Anyway, when I was not thinking of the above, I was thinking about the Red & Yellow Peppers lying in the fridge. The original plan was to use them in Fried Rice or a salad. But having cut down on the carbs, rice was not something I readily wanted to make. And salad, well the less said the better. We are somehow not ready for a meal of Salad only.

Finally this was our dinner yesterday night. Having contemplated making Stuffed peppers for a long time, I took this opportunity & made do with whatever was in hand. I followed this recipe loosely and adapted it as per the ingredients available with me.

Stuffed Peppers

Picture 076

Serves 2

Ingredients

  • 2 large Peppers (Any colour)
  • 1 cup couscous
  • 3-4 Tblsp Ricotta Cheese
  • 1 tblsp Olive oil
  • 2-3 tblsp Spring onion, chopped
  • 1 clove of garlic, mashed & minced
  • 1/2 tsp Chilli flakes
  • 1 tsp Dried Oregano
  • 4-5 Baby corns, cut into small rounds
  • 2-3 Tblsp Walnuts, roughly chopped
  • Cherry Tomatoes, cut into quarters
  • Salt & Pepper

Method:

Pre heat the oven to 200 deg C.

Cut off the tops of the Peppers & scoop out the seeds.

Arrange them on a baking tray & bake for 10-15 min. Remove & set aside.

Mean while for the stuffing, heat the olive oil in pan & add the chilli flakes.

As it begins to sizzle, add the garlic & spring onion. Sauté until the onion starts to soften.

Add the baby corn and mix well. Add the oregano and a bit of salt. Cover & cook on low flame till the baby corn is cooked.

To cook the couscous, take 1 cup water in a saucepan and bring to boil. Switch off the flame & add the couscous, mix and cover and leave aside for 3-4 minutes or until all the water is absorbed.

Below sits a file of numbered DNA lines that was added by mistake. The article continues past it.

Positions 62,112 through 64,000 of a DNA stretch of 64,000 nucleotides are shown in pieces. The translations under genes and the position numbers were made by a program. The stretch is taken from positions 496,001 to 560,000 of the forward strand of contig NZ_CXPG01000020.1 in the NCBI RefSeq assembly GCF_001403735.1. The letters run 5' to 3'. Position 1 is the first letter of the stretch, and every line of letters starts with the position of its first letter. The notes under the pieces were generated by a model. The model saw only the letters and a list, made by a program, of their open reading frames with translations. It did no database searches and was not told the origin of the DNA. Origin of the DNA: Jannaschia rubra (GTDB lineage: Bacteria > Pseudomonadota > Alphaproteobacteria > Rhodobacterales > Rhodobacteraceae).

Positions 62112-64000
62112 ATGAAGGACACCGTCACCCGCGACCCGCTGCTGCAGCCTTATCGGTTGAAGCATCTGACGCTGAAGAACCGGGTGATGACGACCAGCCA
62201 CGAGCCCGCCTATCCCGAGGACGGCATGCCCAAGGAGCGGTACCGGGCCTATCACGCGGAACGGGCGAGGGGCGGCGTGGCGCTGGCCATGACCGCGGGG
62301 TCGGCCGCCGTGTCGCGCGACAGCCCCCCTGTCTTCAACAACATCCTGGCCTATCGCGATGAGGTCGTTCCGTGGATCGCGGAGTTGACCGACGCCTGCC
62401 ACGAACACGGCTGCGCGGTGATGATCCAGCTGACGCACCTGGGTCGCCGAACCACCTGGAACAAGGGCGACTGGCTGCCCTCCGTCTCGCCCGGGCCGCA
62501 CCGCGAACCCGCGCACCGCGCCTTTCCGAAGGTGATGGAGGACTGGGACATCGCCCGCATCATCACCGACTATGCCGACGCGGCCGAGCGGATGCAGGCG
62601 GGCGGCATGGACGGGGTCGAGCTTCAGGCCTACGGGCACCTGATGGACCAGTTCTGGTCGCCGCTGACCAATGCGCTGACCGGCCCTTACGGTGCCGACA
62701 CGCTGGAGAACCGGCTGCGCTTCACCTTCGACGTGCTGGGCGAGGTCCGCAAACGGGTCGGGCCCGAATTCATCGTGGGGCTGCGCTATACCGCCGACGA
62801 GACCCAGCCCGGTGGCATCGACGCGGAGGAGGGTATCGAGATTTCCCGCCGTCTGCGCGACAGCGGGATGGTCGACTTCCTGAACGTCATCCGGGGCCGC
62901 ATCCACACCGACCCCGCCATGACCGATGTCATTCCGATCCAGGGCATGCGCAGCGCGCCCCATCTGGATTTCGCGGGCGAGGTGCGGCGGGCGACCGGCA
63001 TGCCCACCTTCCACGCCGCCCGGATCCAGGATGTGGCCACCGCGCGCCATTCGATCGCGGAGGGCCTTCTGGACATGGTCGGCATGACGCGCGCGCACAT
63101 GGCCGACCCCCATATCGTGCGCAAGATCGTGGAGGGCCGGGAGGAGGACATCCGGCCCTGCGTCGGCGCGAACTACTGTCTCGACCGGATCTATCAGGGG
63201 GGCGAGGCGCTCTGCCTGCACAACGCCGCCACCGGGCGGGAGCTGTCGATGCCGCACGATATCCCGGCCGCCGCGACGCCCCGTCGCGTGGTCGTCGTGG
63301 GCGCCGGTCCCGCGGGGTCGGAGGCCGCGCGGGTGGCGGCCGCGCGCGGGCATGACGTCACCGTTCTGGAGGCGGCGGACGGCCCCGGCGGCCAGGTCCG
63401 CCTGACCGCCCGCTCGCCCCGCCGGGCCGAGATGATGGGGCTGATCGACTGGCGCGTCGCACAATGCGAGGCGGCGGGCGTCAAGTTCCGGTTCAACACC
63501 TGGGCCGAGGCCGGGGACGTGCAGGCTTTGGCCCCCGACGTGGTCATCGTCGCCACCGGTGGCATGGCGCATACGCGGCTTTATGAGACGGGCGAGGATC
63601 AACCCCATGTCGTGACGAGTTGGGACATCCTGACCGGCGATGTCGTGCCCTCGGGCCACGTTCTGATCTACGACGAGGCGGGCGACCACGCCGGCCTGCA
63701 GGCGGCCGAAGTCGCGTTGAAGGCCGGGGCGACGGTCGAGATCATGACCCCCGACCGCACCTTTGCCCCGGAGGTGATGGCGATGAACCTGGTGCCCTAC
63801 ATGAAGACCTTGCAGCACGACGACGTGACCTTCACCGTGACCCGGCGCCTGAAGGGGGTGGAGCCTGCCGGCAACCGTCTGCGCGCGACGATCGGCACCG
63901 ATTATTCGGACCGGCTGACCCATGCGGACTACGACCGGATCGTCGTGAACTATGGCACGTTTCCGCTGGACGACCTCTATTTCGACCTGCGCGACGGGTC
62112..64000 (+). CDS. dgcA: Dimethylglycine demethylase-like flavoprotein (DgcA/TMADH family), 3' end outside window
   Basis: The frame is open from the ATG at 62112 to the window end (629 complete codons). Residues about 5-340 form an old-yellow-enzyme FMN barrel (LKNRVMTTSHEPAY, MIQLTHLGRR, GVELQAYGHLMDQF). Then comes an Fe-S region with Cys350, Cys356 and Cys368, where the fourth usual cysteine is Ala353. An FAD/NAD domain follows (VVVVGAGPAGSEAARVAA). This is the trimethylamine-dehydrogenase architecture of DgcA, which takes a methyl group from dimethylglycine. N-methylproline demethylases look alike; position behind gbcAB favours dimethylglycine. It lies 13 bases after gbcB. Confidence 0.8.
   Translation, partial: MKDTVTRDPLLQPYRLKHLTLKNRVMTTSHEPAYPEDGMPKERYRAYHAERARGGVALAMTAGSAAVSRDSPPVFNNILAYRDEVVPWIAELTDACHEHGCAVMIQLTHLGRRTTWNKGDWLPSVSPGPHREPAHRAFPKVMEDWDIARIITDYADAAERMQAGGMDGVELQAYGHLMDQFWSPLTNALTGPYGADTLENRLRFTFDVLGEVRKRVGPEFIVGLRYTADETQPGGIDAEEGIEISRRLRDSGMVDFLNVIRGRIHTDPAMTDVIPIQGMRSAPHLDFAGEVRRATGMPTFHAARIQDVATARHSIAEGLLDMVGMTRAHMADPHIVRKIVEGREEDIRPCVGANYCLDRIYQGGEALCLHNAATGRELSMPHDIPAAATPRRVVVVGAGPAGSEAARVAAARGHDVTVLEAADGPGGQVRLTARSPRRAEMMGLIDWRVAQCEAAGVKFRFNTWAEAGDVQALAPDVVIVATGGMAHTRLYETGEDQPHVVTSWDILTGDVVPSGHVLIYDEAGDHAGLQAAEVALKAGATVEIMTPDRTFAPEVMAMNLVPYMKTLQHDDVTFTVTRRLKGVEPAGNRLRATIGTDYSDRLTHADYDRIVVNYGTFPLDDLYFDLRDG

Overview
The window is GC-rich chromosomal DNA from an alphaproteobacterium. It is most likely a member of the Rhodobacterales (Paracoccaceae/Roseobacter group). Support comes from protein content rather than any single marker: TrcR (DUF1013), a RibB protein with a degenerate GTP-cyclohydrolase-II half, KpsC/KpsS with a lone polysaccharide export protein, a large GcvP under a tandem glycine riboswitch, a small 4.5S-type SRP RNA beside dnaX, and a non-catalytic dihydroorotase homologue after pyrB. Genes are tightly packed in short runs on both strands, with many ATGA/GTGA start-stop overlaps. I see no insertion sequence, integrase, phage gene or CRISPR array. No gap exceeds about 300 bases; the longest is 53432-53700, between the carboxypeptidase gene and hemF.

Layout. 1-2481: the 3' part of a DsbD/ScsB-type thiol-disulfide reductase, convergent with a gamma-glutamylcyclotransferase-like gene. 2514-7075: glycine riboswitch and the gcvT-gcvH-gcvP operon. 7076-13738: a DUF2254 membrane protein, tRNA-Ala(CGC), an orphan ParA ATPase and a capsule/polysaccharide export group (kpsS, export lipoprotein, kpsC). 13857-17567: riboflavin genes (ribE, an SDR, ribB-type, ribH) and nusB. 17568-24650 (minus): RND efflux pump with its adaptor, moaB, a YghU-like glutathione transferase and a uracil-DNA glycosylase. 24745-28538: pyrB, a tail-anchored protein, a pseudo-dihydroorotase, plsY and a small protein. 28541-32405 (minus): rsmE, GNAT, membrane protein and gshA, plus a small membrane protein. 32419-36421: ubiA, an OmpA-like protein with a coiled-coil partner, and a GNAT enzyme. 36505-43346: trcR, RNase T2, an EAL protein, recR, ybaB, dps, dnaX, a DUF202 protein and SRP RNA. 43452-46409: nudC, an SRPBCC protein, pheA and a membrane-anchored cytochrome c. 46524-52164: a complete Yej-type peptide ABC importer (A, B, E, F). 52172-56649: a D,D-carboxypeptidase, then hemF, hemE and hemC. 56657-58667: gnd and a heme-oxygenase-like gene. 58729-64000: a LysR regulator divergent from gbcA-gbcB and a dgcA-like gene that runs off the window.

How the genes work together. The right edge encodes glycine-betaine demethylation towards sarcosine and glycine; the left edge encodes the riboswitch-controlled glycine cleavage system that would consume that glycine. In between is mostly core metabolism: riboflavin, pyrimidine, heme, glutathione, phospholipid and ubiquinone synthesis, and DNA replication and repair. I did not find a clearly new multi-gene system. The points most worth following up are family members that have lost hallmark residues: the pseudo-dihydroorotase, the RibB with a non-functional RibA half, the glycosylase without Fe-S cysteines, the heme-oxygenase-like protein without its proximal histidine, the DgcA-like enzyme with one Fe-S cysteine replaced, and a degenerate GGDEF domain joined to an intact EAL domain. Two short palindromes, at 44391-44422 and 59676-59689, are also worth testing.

Fluff up the couscous with a fork and then add a tsp of olive oil & salt and mix well.

Add the cooked couscous to the baby corn-spring onion mixture and mix well on a low flame. Adjust the salt & season with some pepper.

Turn off the heat and mix in the Ricotta cheese.

Fill this mixture into the part baked Peppers and arrange them in a baking dish upright. Cover the peppers with Aluminium foil & bake for about 20 min. After 20 min remove the foil and continue to bake for another 5-10 min till the Peppers start to char. I had to turn the grill on for this.

Picture 083

Serve immediately.

My Notes: I also had half a red pepper & I filled it with the couscous mixture without Ricotta cheese but we realised that the ones with Ricotta cheese were much better since it helped to bind the couscous together.

The original recipe had Feta cheese but since I had Ricotta, I used that instead, will definitely be trying it with the Feta soon.

Sending this to WYF:Light Meal at Simple Indian Food.

PS: I am quite happy with the Music Class by the way, where else can Shreya be exposed to instruments such as the Dholak, Ghunghroo etc!